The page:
Edith Galt Wilson
- Category : Political - Family
- Type : MGP
- Profile : 2/5 - Hermit / Heretic
- Definition : Split - Small (9,53,57)
- Incarnation Cross : RAX Maya 3
Edith White Bolling Galt Wilson (October 15, 1872 — December 28, 1961), second wife of U.S. President Woodrow Wilson, was First Lady of the United States from 1915 to 1921. She met the President in March 1915 and they married nine months later.
President Wilson suffered a severe stroke in October 1919. Edith Wilson began to screen all matters of state and decided which were important enough to bring to the bedridden president. In doing so, she functionally ran the government for the remainder of the president's second term.
Edith White Bolling was born October 15, 1872 in Wytheville, Virginia, to William Holcombe Bolling, a circuit court judge, and Sarah "Sallie" Spears (White) Bolling. Her birthplace is a contributing building in the Wytheville Historic District. Edith was a descendant of English people who came to Virginia early in the British colonization of the Americas. Through her father, she was a direct descendant of Pocahontas, the daughter of the chief of the Powhatan tribe of Native Americans. The husband of Pocahontas was John Rolfe, one of the earliest English settlers of Virginia and the first man to cultivate tobacco as an export crop. Rolfe's granddaughter, Jane, married Robert Bolling, a wealthy planter and merchant.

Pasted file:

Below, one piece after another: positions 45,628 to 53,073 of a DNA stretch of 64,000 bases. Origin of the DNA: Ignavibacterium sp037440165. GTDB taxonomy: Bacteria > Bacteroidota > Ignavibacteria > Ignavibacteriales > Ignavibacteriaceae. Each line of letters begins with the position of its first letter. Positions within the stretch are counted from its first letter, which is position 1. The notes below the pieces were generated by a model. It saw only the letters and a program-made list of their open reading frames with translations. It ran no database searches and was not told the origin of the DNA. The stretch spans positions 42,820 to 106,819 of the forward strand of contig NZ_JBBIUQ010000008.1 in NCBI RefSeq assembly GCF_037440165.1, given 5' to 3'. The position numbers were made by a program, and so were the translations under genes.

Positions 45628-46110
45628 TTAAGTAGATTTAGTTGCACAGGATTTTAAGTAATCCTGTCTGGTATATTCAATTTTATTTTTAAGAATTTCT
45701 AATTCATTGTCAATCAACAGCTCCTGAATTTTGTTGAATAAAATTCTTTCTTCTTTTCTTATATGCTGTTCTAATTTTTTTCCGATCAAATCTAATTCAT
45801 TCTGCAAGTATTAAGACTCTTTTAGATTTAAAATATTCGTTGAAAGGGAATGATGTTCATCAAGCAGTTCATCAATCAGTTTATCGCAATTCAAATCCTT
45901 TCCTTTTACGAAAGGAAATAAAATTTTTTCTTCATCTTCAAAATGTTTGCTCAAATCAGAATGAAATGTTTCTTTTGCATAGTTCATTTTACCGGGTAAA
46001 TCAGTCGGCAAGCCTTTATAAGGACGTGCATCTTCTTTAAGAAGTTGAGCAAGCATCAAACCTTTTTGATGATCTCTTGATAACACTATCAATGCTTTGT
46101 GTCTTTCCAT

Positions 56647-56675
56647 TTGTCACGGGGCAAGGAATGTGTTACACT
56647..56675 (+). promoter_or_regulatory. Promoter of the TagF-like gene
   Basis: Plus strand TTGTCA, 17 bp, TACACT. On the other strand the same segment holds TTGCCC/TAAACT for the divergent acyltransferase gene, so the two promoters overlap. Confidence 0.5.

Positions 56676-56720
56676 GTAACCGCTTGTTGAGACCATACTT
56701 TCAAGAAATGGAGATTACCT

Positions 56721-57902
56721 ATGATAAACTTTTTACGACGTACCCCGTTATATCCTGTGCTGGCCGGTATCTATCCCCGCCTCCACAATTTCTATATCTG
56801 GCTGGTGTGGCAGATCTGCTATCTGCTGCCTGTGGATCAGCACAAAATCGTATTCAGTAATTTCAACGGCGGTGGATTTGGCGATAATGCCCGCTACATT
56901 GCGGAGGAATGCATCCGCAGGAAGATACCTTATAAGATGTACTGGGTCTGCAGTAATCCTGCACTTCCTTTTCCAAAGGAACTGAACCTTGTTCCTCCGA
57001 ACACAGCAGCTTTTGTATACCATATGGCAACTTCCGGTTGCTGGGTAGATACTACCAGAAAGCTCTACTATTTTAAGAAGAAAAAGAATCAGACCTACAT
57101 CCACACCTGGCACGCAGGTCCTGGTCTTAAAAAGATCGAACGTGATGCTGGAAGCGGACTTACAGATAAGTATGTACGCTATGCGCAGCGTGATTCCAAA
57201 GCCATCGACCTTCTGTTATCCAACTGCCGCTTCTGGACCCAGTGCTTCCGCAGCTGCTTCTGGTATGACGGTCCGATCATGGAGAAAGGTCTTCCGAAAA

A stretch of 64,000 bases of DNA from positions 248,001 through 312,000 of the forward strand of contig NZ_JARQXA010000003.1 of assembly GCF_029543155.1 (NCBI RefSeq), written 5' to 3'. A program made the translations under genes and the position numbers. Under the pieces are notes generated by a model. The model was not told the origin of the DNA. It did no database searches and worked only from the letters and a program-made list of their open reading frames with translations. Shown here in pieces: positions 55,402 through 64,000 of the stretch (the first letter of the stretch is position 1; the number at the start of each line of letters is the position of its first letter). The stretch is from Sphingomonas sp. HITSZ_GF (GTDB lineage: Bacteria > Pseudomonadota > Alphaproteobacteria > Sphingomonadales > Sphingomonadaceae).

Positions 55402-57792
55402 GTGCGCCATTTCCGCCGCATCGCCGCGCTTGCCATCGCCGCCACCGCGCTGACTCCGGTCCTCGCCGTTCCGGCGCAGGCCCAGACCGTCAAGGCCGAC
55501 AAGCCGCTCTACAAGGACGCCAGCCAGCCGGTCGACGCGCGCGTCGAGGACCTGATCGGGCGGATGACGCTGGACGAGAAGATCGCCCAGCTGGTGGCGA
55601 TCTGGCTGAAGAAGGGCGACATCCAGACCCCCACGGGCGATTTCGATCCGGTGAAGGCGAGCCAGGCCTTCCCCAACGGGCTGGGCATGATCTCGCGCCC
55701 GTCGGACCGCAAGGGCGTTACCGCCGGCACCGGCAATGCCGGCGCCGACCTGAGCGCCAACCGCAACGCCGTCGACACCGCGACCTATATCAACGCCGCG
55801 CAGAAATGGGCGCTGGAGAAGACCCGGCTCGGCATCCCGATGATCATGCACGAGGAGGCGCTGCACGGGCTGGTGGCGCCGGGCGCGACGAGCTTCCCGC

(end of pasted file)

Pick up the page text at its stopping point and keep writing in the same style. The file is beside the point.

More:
Edith was the seventh of 11 children. Two of her siblings died in infancy. The Bollings claimed to have been quite wealthy prior to the American Civil War, but were forced to give up their plantation home after being unable to pay taxes on the land following the end of the war. William Bolling settled on his father's property in Wytheville, where most of his children were born.